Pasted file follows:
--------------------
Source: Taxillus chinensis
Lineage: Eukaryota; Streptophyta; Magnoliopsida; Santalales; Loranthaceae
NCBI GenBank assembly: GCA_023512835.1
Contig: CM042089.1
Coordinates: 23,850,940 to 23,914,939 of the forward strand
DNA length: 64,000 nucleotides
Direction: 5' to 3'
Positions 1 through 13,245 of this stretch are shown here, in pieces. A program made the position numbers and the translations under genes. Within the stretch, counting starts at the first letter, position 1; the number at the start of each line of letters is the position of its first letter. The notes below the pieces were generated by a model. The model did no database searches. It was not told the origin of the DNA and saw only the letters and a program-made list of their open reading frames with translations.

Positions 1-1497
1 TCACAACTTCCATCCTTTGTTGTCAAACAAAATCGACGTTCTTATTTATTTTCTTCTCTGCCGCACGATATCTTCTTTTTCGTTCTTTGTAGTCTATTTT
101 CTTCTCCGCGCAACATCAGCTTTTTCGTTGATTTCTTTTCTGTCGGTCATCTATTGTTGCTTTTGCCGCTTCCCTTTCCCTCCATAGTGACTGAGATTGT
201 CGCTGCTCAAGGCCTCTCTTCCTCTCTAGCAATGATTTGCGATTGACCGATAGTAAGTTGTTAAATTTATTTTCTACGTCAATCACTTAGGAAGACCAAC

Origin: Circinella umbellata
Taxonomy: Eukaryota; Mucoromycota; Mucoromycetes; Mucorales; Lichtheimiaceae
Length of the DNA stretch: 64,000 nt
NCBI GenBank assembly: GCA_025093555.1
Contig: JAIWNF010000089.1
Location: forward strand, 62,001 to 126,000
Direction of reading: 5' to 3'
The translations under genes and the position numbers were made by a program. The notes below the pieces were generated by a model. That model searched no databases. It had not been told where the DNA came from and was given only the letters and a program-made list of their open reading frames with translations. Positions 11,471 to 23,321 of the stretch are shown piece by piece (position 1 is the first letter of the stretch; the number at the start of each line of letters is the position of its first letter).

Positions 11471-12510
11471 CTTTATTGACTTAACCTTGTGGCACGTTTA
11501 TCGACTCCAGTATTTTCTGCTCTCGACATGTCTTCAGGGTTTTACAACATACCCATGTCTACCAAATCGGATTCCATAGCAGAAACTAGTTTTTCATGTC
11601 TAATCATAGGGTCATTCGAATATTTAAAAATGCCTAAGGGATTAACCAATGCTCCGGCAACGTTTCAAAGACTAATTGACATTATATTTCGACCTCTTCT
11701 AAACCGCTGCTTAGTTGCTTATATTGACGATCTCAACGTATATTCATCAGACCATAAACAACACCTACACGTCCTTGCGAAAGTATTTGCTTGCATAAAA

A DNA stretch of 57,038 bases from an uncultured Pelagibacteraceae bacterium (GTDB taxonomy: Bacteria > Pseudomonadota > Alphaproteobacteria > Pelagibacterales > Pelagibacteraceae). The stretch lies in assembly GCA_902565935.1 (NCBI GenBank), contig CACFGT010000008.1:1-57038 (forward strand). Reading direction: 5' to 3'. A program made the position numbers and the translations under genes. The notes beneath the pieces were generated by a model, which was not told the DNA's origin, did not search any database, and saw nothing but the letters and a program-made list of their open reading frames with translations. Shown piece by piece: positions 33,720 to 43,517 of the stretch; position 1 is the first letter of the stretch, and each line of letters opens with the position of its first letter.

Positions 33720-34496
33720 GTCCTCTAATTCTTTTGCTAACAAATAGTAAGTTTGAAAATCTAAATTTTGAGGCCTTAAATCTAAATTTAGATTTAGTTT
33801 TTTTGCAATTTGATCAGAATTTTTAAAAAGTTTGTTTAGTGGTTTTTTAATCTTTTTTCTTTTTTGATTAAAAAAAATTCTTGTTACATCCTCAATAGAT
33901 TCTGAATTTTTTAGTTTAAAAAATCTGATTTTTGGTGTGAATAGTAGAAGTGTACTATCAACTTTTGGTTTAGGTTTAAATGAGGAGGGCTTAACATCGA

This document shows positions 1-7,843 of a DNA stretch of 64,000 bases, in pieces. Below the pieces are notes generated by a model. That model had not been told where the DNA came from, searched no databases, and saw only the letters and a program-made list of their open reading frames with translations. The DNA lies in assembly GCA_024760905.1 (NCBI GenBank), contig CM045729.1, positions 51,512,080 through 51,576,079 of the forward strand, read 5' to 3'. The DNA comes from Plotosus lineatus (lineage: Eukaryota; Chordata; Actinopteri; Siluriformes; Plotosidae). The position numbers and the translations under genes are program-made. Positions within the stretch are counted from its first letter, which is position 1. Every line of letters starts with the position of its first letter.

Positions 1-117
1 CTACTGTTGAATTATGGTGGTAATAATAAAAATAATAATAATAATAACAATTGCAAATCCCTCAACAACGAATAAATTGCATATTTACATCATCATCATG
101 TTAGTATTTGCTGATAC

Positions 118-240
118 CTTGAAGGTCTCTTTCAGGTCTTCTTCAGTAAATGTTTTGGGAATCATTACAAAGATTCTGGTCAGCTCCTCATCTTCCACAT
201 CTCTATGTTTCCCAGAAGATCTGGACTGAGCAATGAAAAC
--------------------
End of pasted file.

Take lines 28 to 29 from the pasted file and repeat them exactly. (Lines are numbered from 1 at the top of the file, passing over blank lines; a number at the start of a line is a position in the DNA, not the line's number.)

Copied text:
33720 GTCCTCTAATTCTTTTGCTAACAAATAGTAAGTTTGAAAATCTAAATTTTGAGGCCTTAAATCTAAATTTAGATTTAGTTT
33801 TTTTGCAATTTGATCAGAATTTTTAAAAAGTTTGTTTAGTGGTTTTTTAATCTTTTTTCTTTTTTGATTAAAAAAAATTCTTGTTACATCCTCAATAGAT